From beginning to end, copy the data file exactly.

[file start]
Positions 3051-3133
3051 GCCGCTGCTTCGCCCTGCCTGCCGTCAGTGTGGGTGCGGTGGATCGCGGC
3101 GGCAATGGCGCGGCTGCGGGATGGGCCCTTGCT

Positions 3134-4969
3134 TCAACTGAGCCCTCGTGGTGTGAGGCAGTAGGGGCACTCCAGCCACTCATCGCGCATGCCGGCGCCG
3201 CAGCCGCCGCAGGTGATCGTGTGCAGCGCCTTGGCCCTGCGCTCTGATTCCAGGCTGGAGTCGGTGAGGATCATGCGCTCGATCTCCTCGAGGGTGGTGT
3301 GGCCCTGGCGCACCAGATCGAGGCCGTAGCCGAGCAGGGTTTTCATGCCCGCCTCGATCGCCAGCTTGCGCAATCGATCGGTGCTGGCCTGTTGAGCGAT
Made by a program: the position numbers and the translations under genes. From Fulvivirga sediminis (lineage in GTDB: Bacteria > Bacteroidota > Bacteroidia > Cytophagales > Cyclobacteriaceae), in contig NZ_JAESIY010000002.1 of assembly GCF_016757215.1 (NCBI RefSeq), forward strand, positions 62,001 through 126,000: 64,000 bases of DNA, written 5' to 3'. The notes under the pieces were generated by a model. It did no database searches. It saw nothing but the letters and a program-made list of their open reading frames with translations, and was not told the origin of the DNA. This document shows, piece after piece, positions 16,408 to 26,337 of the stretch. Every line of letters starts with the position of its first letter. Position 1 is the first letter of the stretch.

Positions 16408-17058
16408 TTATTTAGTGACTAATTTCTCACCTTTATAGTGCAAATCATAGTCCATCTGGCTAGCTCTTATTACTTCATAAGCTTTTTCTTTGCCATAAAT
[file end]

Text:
Positions 3051-3133
3051 GCCGCTGCTTCGCCCTGCCTGCCGTCAGTGTGGGTGCGGTGGATCGCGGC
3101 GGCAATGGCGCGGCTGCGGGATGGGCCCTTGCT

Positions 3134-4969
3134 TCAACTGAGCCCTCGTGGTGTGAGGCAGTAGGGGCACTCCAGCCACTCATCGCGCATGCCGGCGCCG
3201 CAGCCGCCGCAGGTGATCGTGTGCAGCGCCTTGGCCCTGCGCTCTGATTCCAGGCTGGAGTCGGTGAGGATCATGCGCTCGATCTCCTCGAGGGTGGTGT
3301 GGCCCTGGCGCACCAGATCGAGGCCGTAGCCGAGCAGGGTTTTCATGCCCGCCTCGATCGCCAGCTTGCGCAATCGATCGGTGCTGGCCTGTTGAGCGAT
Made by a program: the position numbers and the translations under genes. From Fulvivirga sediminis (lineage in GTDB: Bacteria > Bacteroidota > Bacteroidia > Cytophagales > Cyclobacteriaceae), in contig NZ_JAESIY010000002.1 of assembly GCF_016757215.1 (NCBI RefSeq), forward strand, positions 62,001 through 126,000: 64,000 bases of DNA, written 5' to 3'. The notes under the pieces were generated by a model. It did no database searches. It saw nothing but the letters and a program-made list of their open reading frames with translations, and was not told the origin of the DNA. This document shows, piece after piece, positions 16,408 to 26,337 of the stretch. Every line of letters starts with the position of its first letter. Position 1 is the first letter of the stretch.

Positions 16408-17058
16408 TTATTTAGTGACTAATTTCTCACCTTTATAGTGCAAATCATAGTCCATCTGGCTAGCTCTTATTACTTCATAAGCTTTTTCTTTGCCATAAAT